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Commercial Visible No. 6 Typewriter

The typewheel has three rows of characters, positioned by two shift keys, one for capitals and one for figures. A rear mounted hammer strikes the paper against the ribbon and type wheel. A side mounted lever locks the wheel in the raised position to print all numbers and symbols. The machine appears to type well, but the ribbon is dried out. Only one of the two ribbon covers is present - otherwise, the machine is complete and in very good condition. The several decals are in fine condition. The original fitted case is present, but it's curved wooden top is in very poor condition.

Richard Uhlig, a prolific inventor of typewriter mechanisms, from College Point, NY, filed for a patent on this machine Nov 14, 1896. The patent, granted a year later, on Nov 16, 1897, covers the unique method of operating the type wheel as well as the carriage movement. The No. 6 seems to be the only real production model of the Commercial Visible, and differs from the original patent in having a direct acting, rear mounted hammer which strikes the paper against the ribbon and printwheel. The prototype had an impression hammer with spring return that was acted upon by a pivoting hammer. Also, the patent specifies an automatic ribbon feed and ribbon reels mounted perpendicularly to the carriage movement. The No. 6 has a manual ribbon feed. Production of the No. 6 began in 1901 and lasted only a short time, with few machines being made.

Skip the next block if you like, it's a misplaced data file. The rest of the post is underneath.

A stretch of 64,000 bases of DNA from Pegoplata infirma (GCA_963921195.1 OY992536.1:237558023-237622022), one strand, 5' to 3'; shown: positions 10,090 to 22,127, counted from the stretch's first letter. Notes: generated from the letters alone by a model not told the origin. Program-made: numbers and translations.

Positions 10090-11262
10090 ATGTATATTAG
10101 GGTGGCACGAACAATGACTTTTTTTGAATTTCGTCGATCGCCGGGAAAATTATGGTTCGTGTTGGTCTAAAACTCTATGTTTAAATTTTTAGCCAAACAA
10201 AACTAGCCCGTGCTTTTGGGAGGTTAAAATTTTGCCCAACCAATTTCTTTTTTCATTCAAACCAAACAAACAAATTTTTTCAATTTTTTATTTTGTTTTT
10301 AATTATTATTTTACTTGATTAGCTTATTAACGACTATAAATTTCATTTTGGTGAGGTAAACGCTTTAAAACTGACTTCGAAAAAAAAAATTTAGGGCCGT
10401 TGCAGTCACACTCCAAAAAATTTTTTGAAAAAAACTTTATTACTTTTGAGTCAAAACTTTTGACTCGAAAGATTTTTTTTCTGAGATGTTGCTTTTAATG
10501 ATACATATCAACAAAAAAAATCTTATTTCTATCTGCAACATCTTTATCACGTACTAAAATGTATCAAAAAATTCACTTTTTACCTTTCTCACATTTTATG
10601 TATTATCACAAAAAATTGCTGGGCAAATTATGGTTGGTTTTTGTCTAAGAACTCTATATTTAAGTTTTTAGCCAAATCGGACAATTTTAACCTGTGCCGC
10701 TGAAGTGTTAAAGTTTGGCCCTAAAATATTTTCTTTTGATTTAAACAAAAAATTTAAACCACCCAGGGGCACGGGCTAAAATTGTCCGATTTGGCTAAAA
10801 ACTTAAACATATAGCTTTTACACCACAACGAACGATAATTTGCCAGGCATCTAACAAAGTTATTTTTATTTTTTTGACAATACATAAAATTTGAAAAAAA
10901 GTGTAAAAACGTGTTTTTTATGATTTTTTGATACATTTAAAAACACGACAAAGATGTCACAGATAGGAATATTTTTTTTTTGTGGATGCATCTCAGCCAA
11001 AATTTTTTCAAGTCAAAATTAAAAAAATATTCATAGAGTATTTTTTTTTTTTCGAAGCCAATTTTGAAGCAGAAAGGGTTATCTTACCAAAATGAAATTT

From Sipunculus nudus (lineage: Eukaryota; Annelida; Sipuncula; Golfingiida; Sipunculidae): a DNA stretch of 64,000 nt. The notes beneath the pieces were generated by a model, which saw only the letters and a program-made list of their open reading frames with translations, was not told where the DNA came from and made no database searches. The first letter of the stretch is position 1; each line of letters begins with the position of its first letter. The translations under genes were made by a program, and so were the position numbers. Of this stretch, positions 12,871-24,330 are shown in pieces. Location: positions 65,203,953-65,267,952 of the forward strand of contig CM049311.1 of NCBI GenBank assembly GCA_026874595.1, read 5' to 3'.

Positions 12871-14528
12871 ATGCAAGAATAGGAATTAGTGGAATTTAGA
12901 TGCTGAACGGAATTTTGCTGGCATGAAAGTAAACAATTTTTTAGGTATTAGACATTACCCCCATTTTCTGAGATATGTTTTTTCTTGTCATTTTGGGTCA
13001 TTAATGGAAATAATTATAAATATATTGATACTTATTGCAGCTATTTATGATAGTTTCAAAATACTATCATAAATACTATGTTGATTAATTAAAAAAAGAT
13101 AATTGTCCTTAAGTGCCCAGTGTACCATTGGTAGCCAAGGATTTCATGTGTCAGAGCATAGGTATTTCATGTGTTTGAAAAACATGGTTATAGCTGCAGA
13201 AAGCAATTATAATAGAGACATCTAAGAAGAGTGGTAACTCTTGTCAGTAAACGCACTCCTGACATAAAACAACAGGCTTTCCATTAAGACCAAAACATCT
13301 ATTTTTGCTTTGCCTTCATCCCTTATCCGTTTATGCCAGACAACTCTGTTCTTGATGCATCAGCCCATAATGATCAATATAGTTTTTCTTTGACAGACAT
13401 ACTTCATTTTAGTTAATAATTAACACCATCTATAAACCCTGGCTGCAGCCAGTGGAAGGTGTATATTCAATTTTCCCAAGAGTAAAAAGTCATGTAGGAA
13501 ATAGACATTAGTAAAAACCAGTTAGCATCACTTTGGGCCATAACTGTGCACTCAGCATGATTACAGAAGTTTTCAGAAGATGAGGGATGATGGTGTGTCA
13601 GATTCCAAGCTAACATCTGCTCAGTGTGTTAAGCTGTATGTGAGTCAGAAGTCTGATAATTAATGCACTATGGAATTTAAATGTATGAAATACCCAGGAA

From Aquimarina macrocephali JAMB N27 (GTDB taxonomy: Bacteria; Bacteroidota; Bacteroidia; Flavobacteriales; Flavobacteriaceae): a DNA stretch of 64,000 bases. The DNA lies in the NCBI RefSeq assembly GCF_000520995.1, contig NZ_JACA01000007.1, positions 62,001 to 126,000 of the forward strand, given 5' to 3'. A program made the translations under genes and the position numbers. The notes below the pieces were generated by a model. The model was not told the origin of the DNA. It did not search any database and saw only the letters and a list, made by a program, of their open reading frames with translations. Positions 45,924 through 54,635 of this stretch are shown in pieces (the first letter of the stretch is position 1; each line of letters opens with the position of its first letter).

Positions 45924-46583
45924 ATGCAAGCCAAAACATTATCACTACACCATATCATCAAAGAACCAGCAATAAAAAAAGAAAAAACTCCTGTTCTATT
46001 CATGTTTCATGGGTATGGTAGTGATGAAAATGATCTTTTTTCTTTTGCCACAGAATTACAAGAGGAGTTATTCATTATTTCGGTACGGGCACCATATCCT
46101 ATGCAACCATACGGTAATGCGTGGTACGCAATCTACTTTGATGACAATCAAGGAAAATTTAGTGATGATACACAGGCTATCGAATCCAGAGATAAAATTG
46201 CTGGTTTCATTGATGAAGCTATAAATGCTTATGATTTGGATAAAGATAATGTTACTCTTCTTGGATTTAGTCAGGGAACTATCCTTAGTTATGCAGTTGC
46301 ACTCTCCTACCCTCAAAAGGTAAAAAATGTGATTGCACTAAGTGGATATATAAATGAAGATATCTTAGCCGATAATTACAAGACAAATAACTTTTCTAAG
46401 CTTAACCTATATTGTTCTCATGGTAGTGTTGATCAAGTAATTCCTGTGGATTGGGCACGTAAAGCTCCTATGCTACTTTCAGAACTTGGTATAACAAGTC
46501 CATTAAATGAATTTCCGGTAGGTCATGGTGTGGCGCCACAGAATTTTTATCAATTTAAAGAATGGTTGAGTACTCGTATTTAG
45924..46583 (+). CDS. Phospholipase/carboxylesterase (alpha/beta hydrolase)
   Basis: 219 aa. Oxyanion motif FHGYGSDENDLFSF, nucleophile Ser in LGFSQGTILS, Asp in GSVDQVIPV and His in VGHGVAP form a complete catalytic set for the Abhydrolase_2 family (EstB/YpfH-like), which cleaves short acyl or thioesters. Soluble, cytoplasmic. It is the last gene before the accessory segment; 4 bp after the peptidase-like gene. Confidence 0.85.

The type wheel

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